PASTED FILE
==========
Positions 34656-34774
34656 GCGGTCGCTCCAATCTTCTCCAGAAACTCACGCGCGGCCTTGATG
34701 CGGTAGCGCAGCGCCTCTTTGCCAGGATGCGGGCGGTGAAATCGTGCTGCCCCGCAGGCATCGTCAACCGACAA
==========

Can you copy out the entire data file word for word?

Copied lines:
Positions 34656-34774
34656 GCGGTCGCTCCAATCTTCTCCAGAAACTCACGCGCGGCCTTGATG
34701 CGGTAGCGCAGCGCCTCTTTGCCAGGATGCGGGCGGTGAAATCGTGCTGCCCCGCAGGCATCGTCAACCGACAA